As a listening government, the President was prepared to open the door to additional food imports but given the processes involved, the turnaround in any such import of commodities would have taken a long time as to coincide with the harvest of home grown grains and cereals now in progress. The market would have been deluged and the local grower given the short end of the stick.

Calls on Hausa radio by a rabble-rousing section of the opposition for the “reopening of borders” to “allow food come in” are redundant and mischievous because all the county’s borders remain open till date.

Following the budget, the administration has begun rolling out several social welfare programs. The direct cash transfer to the poorest of the poor, the school feeding and the recruitment/skills training of about one million jobless citizens are such an example.

In addition to hard work, all leaders need luck on their side to create what is sometimes seen as economic miracles. As leader, President Buhari never had the luxury of high oil prices as did his predecessors in office.

When he first emerged as the military Head of State, General Muhammadu Buhari saw oil price, the mainstay of the nation’s economy sank to as low eight Dollars a barrel.

He rolled up his sleeves, worked on diversification strategy of the economy only to be eased out of power just as they began to take hold. Thereafter, his successors abandoned these efforts.

On his second coming, this time as a democratically elected leader, the collapse of oil prices has challenged President Buhari to quicken efforts towards the diversification of the economy with emphasis given to agriculture and solid minerals mining. Every crisis, it is said, is an opportunity. Not so in Nigeria. This is a county that inherited massive technological inventions from Biafra, yet failed to take it forward. We must not lose this opportunity to diversify the economy and our foreign earnings presented by the present oil crisis.

As the country hopes for a bumper harvest this year, government is taking steps to ensure that no farmer will sell at a loss or fail to find markets for their harvests. Grain silos are being readied nationwide to receive excess produce for warehousing to ensure food security, avert market glut and price collapse. By this, government will ensure a minimum guaranteed price.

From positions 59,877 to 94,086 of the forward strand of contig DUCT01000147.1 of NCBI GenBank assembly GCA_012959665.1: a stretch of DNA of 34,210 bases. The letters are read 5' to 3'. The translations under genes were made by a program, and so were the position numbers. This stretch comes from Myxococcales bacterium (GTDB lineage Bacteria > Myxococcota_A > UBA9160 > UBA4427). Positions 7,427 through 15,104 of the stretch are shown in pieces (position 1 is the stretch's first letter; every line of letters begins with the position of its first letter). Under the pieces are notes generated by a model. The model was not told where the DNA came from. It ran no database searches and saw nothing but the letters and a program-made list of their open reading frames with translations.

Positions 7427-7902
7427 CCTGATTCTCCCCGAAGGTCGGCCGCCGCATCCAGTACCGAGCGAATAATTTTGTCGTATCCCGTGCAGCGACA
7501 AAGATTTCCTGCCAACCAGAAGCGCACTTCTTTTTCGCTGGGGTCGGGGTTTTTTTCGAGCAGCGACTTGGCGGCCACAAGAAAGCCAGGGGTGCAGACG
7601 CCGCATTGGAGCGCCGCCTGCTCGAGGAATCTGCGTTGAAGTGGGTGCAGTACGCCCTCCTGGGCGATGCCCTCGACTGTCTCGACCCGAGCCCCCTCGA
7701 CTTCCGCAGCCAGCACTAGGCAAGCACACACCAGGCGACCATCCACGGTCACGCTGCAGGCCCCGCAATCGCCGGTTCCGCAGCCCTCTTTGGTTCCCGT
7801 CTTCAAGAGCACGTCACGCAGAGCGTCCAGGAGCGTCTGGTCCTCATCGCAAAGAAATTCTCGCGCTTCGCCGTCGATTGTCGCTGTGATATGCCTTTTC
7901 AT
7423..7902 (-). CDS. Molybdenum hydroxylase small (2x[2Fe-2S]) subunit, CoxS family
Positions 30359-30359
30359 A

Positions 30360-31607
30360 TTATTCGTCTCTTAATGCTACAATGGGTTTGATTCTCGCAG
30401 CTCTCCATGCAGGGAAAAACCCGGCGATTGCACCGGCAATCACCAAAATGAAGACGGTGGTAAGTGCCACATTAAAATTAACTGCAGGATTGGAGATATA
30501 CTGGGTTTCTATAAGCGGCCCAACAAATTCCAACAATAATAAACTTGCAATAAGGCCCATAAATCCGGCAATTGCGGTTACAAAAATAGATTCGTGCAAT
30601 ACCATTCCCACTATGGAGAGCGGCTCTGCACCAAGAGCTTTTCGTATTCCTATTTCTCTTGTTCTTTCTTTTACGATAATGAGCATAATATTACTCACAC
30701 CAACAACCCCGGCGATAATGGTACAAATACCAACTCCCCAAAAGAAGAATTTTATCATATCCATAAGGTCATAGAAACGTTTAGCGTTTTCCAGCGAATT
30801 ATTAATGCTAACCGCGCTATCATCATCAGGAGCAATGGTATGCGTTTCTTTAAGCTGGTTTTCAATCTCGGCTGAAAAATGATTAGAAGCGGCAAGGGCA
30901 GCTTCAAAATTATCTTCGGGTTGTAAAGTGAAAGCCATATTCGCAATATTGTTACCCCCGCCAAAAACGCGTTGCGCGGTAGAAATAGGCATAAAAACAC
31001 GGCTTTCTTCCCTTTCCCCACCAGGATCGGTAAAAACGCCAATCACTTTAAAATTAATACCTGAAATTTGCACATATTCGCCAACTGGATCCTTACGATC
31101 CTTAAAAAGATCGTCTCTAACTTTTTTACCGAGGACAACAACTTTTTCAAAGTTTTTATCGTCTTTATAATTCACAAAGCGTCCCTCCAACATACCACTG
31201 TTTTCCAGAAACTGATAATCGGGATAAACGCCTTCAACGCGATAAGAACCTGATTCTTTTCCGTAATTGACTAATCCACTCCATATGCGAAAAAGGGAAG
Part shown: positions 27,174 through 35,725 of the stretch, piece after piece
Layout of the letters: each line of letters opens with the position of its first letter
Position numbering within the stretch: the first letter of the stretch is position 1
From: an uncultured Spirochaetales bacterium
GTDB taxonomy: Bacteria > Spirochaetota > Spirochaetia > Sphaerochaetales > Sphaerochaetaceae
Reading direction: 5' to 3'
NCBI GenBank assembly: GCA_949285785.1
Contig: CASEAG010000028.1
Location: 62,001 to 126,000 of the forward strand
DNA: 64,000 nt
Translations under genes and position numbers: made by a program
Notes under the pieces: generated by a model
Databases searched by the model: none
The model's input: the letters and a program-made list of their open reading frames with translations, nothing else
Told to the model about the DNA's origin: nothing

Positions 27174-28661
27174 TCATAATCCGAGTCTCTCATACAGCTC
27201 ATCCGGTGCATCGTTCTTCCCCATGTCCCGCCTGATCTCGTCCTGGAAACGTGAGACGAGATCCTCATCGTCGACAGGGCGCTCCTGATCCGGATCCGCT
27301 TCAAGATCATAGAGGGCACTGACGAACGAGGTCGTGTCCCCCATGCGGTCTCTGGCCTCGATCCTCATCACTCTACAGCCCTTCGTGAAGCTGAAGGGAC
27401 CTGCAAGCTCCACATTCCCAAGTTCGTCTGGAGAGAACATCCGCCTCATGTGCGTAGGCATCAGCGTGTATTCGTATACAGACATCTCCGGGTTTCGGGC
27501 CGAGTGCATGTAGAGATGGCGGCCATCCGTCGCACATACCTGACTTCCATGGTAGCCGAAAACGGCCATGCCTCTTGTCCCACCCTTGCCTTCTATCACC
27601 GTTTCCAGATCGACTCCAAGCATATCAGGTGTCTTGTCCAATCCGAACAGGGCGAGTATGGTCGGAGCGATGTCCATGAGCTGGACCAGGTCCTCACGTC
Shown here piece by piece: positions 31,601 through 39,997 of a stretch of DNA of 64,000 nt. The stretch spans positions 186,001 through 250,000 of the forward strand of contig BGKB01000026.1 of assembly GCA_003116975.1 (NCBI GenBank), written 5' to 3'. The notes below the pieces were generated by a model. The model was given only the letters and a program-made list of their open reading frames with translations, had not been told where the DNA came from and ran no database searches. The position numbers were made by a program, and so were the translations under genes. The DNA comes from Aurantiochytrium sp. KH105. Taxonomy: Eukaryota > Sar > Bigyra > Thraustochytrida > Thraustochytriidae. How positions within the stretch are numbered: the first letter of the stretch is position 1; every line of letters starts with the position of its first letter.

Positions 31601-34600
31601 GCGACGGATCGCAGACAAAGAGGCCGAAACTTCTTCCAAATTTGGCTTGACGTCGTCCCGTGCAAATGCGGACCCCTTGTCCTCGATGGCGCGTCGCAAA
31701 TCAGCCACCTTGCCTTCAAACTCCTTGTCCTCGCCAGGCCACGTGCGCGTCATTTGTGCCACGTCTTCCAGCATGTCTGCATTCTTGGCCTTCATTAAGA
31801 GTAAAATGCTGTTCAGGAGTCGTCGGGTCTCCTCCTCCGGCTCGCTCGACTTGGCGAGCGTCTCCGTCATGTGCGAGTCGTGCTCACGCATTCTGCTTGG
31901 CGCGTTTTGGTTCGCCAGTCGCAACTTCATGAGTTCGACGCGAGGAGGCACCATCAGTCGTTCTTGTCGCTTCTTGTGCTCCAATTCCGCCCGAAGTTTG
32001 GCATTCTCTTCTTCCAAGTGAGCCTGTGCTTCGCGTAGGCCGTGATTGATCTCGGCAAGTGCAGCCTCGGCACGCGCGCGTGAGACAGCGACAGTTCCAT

In dealing with challenges of the economy, the administration is devoting attention to ridding the country of its notoriety as a difficult place of doing business.

The government has been making quiet but significant progress in this area, thanks to the leadership given by the National Economic Council under the Vice President and the combined efforts of the Ministries of Trade and Investment, Finance, Interior, Foreign Affairs, Budget and Planning and the Customs under new leadership.

Everyone in this sector is doing everything in their power to boost up Nigeria.

President Muhammadu Buhari’s infrastructure initiatives will see country making progress with intractable projects such as the Second Niger bridge, the East-West expressway, the green field Lagos-Abuja expressway and important national railway projects, Lagos-Calabar and Lagos-Kano which had been on the drawing boards for as long as anyone can remember.

These projects will be counted among the accomplishments of the administration alongside the 4,000 MW Mambila power plant which the President has declared a national priority. Government has also taken several bold steps to boost renewable energy. It has opened the door for a new conversation on the environment with decisive steps towards the clean-up the Ogoniland in the Niger Delta.

The currency liberalization and the deregulation of the petroleum products sale will make President Buhari one of the best presidents till date. The removal of subsidies on the petrol products has saved the government more than two trillion Naira annual expenditure in this respect.

President Buhari’s foreign trips have brought many things to the country. He has energized our foreign policy. Beyond the enormous goodwill reaped from “resetting” age-old but damaged relations with neighbors and distant partners and friends, the President has attracted foreign development assistance and direct investments (FDI). It is generally accepted that good foreign relations bring foreign direct investment. So much is currently being done one year into the administration. This is in spite of the world economy being sluggish and recession-stricken.